(p. A1) Ronen Segev is out to clear the goldfish’s bad reputation.
“Many times people come to me and ask me, ‘We thought that [a] goldfish has a three-second memory span.’ This is incorrect. It’s very important to make this point,” he said. “Fish are smart, even goldfish.”
His case rests on a viral video he tweeted last month of a goldfish driving a water-tank-equipped robotic vehicle down the side of a street and inside his lab at Ben-Gurion University of the Negev in Israel. The roboride was part of a scientific study to test whether goldfish had the mental acuity to navigate a terrestrial environment toward a target using a machine. The six goldfish that took part in driver’s training passed their test.
. . .
(p. A9) “The ability to change in response to a changing environment, it’s so important to survival,” said Kelly Lambert, a neuroscientist at the University of Richmond in Virginia, who has trained rats, but not fish, to drive. “The flexibility is what is so amazing about a brain. If you had a brain that was fixed, if anything changed in the environment—we’re done.”
Dr. Segev, a neuroscientist who has been studying fish cognition for 16 years, didn’t hold back on the menu of challenges he devised for his goldfish. His aim was to show that animal brains aren’t inferior to human ones; they’re just different because they evolved in a different environment, he said. Animal brains are flexible enough to adapt to new situations, a fundamental characteristic of all brains, neuroscientists say.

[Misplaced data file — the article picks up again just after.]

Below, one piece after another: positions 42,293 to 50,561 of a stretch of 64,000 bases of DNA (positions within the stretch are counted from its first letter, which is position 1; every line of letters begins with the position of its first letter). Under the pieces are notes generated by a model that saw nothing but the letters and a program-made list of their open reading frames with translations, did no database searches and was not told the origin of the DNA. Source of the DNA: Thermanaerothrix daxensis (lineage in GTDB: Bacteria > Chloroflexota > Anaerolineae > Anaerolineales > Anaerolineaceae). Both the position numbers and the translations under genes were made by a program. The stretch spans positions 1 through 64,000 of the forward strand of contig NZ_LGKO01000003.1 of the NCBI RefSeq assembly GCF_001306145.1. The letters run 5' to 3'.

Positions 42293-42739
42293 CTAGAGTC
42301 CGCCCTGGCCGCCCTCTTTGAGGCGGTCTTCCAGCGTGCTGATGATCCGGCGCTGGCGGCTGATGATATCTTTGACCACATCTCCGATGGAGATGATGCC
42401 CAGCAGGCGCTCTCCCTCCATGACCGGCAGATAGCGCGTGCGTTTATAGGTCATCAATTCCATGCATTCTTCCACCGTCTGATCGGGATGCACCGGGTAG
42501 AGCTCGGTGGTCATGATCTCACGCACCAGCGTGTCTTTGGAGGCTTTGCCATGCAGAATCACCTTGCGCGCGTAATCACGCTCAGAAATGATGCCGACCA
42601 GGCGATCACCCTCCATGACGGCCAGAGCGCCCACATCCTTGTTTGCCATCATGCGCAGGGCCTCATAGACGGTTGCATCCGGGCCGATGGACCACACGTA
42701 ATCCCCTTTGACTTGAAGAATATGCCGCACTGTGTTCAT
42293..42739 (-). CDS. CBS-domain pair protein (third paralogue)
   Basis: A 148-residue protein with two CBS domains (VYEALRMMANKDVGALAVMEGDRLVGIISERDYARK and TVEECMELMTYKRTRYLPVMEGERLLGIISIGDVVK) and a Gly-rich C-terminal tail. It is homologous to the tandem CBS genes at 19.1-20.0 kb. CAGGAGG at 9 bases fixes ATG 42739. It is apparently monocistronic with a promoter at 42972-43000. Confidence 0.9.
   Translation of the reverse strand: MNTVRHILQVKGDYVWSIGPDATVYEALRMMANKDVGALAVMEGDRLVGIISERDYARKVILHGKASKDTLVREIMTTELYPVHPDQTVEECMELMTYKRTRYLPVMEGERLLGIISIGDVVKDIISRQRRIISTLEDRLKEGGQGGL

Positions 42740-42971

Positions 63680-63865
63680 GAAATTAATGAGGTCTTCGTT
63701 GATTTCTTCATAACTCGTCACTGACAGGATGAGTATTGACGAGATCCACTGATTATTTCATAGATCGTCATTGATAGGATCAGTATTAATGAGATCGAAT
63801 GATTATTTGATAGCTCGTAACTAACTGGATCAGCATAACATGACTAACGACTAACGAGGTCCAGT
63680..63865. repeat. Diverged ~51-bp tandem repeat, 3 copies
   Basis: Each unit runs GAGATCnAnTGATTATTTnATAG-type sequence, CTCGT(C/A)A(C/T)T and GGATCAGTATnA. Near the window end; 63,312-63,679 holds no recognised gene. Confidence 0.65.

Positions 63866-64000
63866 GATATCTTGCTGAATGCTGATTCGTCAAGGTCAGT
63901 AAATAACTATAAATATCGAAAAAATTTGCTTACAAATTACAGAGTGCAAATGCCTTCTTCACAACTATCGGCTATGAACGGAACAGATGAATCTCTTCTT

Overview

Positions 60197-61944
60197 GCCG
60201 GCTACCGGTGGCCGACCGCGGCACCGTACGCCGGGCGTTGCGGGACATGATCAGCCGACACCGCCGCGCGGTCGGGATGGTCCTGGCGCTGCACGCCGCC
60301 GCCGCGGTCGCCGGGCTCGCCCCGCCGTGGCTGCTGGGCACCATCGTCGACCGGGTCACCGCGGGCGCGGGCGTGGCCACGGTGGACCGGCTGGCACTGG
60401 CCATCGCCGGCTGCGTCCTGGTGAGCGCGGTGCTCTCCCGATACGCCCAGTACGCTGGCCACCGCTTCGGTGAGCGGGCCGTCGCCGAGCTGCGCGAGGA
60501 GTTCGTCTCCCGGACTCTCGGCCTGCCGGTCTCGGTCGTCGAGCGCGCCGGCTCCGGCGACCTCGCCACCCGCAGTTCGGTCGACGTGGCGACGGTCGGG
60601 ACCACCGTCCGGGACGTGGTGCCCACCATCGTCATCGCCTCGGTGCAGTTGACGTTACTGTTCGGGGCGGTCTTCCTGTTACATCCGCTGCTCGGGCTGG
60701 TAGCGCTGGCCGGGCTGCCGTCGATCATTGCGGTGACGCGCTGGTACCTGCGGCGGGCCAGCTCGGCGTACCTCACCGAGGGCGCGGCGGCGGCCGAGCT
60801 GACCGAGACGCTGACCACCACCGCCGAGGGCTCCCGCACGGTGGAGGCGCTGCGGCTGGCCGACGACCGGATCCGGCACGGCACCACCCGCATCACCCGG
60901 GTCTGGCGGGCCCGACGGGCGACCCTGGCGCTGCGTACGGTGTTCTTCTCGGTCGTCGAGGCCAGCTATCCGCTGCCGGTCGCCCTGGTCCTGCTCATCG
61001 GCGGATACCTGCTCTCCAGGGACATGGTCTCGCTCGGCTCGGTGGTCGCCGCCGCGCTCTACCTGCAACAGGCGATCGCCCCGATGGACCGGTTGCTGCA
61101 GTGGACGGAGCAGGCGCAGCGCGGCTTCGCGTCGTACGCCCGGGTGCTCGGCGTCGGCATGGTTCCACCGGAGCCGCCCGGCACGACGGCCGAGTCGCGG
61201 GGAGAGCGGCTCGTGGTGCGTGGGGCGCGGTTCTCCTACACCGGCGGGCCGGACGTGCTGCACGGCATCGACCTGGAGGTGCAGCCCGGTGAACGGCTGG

He put a goldfish in a tank aboard a robot outfitted with computer-vision software that tracked the fish’s movement. When the fish moved inside its plexiglass pool, the robot moved with it. The fish had to learn that when it swam right, the robotic vehicle moved in that direction too.
The fish had to use their new cognitive skills to find a target, a pink board inside a lab. In return for hitting their mark, the fish got rewarded with a pellet of food.
For the full story, see:
Daniela Hernandez. “In This Fish Story, a Goldfish Drives a Vehicle Down the Street.” The Wall Street Journal (Monday, February 7, 2022): A1 & A9.
(Note: ellipsis added.)
(Note: the online version of the story has the date February 6, 2022, and has the title “How Do You Teach a Goldfish to Drive? First You Need a Vehicle.”)